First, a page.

The Dissolution of the Body Image: Immersive Environments and Sensory Experience

Crossley, Tatjana (2019). The Dissolution of the Body Image: Immersive Environments and Sensory Experience. PhD thesis The Open University.



This thesis attempts to provide a reading of the body image in immersive space. Since this is a subject that has not been explored in architectural discourse, it is important to examine the implications of the architectural immersion on the body image.

The research first analyzes the term ‘body image’ and uses the theories by Sartre, Lacan, Merleau-Ponty and Schilder to produce an understanding of its formation and development. The body image appears in tandem with subjectivity and this occurs through the identification of what constitutes the self and what is outside the self. This understanding of subject-self and object-other is a result of sensory perception. Synthesizing these theories, the thesis places the body image in the context of the immersive environment arguing that any space that manipulates sensory perception to some degree is immersive- hence the importance and relevance to architecture. The immersive environment, through the affectation of the senses, causes a disorientation and re-orientation of the body image. It is a cyclical process of subjective experience influencing perception and the new perception influencing the subject resulting in a continual evolution of the body image.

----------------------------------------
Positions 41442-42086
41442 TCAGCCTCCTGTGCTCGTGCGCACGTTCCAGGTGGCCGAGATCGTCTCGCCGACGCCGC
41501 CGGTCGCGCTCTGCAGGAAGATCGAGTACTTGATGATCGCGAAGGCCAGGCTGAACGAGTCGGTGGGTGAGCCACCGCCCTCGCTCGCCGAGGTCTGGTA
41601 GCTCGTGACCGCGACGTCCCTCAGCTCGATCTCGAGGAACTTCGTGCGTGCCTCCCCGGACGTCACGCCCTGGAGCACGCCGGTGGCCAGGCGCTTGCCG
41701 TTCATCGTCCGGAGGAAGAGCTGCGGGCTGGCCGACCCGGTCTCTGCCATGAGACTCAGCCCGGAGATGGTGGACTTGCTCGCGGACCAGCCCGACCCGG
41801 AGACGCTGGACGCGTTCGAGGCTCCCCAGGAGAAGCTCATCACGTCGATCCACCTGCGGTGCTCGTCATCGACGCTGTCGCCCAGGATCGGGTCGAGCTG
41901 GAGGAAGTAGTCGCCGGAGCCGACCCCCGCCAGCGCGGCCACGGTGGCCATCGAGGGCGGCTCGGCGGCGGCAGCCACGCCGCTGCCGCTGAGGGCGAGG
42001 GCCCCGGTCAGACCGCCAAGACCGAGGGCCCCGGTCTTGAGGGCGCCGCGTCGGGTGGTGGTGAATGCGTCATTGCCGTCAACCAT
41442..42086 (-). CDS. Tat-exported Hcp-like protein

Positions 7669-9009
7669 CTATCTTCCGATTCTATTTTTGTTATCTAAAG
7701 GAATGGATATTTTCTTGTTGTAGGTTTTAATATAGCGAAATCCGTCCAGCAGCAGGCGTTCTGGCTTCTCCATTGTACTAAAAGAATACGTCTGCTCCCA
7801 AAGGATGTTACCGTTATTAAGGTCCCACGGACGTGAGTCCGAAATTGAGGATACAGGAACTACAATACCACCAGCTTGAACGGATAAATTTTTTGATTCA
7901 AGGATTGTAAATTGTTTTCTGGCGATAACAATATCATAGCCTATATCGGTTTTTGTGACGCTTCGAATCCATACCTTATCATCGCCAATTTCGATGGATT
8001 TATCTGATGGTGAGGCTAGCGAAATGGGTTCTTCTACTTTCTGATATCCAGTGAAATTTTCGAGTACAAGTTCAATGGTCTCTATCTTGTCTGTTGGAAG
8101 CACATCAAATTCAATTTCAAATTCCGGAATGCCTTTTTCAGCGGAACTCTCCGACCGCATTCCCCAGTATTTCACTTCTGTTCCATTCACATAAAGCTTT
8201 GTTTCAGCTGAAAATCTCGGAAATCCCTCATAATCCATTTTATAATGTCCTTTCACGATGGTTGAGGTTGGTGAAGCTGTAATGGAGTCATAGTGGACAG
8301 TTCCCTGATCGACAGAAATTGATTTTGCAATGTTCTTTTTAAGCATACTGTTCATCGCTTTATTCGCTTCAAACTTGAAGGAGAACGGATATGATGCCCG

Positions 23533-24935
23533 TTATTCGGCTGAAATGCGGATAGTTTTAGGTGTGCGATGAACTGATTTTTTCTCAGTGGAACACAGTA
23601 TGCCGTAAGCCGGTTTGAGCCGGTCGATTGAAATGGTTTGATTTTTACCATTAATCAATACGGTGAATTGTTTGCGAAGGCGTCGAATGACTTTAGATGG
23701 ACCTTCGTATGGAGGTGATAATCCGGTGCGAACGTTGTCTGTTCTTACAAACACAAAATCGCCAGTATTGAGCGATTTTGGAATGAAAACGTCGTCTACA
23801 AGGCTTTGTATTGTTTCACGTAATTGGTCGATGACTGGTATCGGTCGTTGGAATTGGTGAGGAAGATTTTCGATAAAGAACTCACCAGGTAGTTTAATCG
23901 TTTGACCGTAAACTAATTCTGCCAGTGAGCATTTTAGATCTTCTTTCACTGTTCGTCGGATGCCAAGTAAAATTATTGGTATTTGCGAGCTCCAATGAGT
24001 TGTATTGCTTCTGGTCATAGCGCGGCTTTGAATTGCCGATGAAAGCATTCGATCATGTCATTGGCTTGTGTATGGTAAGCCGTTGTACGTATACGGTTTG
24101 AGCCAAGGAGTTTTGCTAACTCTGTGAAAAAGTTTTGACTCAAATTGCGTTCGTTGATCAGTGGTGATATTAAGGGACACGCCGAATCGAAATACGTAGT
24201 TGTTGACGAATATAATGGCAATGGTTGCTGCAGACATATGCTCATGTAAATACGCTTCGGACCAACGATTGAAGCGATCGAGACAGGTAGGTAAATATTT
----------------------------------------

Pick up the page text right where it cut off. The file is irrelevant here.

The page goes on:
These concepts are then examined through a range of case studies that span history and media originating from 2-dimensional immersions, progressing to 3-dimensional ones. There has been little evolution in the way that architects take advantage of something that is inherently architectural. Consequently, the precedents expose a lack of development in understanding the implications of immersivity in architecture. The immersive has been and is still being used in ways that harbor on the gimmicky and illusionistic instead of assessing, with subtle nuances, the sensory effects of their spaces on the subjectivity of their users. The thesis provides a critique of architecture’s use of immersion and intends to begin a larger architectural discourse on the body image in the immersive environment.

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